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WayWayBack

By Jason McClain (@JTorreyMcClain)

When I think of Steve Carell, I think of The Office and how the American version turned out to be different than the British version just because Carell is so much more likable than Ricky Gervais.  I think of Even Stevphen with him and Stephen Colbert on The Daily Show.  I think of The 40 Year Old Virgin and how I found it to be one of the funniest movies I’ve seen because of the way Carell played the sweet awkwardness of Andy.

Within the first 15 minutes of The Way, Way Back, I find it impressive that Jim Rash and Nat Faxon made me dislike him more than I would have thought ever possible.  I’m not talking a mild dislike; I mean an active repulsion where I put my hand over my mouth in shock before I ball it into a fist to control my anger.  Then, they keep ratcheting that feeling higher.

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The Wolverine Japan theme poster

By Jason McClain (@JTorreyMcClain)

It’s strange to be reading December 1941: 31 Days that Changed America and Saved the Worldby Craig Shirley and read all of the vitriol directed against Japanese people in the days after Pearl Harbor in the summations of newspaper accounts.  I know that not using derogative terms to talk about groups of people is a relatively new concept, but looking at the headlines and words used in newspapers still gave me pause.  (The more things change, the more they stay the same, as the chapter I just read mentioned Clark Griffith, owner of the Washington Redskins.)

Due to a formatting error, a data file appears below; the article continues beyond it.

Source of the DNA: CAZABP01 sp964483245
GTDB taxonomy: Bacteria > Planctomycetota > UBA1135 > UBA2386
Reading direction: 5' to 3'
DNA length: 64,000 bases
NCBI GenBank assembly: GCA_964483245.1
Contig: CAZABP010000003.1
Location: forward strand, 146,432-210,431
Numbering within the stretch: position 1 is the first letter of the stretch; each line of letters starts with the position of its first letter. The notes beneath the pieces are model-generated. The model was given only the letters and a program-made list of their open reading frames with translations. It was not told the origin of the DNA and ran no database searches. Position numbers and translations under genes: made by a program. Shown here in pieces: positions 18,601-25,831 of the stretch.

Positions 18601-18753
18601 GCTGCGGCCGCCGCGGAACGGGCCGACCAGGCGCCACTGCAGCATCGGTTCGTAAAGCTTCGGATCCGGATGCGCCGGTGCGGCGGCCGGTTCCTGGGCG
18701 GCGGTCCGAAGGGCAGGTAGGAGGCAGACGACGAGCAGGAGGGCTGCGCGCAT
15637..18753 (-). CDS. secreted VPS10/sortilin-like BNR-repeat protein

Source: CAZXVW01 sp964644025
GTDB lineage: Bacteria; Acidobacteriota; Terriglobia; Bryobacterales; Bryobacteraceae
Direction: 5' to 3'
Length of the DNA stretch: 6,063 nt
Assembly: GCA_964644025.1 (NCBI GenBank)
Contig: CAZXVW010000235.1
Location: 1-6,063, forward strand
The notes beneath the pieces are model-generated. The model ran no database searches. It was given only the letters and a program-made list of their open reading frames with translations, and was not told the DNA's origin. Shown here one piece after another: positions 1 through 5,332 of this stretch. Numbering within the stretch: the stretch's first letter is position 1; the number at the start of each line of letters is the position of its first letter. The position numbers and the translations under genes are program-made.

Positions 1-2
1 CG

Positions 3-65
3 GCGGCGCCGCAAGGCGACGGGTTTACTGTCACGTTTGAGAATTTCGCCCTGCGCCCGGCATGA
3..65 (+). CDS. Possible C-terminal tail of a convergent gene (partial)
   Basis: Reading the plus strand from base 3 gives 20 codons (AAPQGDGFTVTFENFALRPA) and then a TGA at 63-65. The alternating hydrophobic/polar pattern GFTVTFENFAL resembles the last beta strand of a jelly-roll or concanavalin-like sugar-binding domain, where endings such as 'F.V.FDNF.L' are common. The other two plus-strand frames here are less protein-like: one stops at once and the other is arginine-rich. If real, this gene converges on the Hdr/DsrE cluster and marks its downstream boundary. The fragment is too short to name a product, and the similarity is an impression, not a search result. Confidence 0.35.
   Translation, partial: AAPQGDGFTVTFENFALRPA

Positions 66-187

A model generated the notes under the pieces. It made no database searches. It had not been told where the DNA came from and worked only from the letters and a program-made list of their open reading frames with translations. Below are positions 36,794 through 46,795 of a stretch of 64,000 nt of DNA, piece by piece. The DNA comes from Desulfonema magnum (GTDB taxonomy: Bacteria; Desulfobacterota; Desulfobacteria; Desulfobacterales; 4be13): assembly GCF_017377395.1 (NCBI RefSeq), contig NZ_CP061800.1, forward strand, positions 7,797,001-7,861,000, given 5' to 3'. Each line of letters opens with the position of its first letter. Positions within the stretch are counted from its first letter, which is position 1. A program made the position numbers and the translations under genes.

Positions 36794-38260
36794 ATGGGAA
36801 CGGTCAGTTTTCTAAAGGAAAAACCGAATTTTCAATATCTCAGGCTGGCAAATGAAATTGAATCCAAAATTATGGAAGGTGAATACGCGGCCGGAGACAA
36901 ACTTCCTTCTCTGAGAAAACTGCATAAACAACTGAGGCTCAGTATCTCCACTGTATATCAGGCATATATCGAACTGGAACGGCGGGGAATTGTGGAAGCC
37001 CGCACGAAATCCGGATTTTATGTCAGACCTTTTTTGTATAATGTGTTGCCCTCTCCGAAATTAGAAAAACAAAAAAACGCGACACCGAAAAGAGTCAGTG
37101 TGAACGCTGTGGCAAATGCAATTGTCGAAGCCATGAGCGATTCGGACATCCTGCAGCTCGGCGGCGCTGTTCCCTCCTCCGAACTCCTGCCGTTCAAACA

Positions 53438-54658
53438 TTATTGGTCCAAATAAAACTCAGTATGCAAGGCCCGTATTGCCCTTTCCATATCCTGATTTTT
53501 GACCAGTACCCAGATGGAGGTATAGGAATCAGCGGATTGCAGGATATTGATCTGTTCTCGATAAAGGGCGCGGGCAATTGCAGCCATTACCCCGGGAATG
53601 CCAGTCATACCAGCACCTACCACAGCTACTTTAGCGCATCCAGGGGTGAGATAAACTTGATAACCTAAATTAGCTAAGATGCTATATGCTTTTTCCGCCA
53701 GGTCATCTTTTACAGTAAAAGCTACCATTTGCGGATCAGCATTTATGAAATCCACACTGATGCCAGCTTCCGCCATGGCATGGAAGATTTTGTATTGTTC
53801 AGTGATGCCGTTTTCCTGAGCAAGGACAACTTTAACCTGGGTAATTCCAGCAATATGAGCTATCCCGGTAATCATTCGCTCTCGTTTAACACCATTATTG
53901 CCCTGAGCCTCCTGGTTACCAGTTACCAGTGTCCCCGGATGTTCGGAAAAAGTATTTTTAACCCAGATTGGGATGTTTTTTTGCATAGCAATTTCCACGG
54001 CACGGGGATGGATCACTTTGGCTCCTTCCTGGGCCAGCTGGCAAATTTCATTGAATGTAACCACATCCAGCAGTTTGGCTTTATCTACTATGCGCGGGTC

I recently saw The Wolverine and it begins at the other side of the story of WWII, nearly four years after Pearl Harbor when the sovereign land of the Japanese was hit with atomic bombs in Hiroshima and Nagasaki from the planes of the United States.  Logan is a prisoner of war in a special constructed cell that buries him in a hole well beneath the surface of the earth.  A bomber passes overhead. A Japanese officer rushes to release POWs from their jails.  He finally cuts the lock from Logan’s cage as well after a bit of deliberation and joins his fellow officers as they face the horizon in the position to commit seppuku before the bomb hits Nagasaki.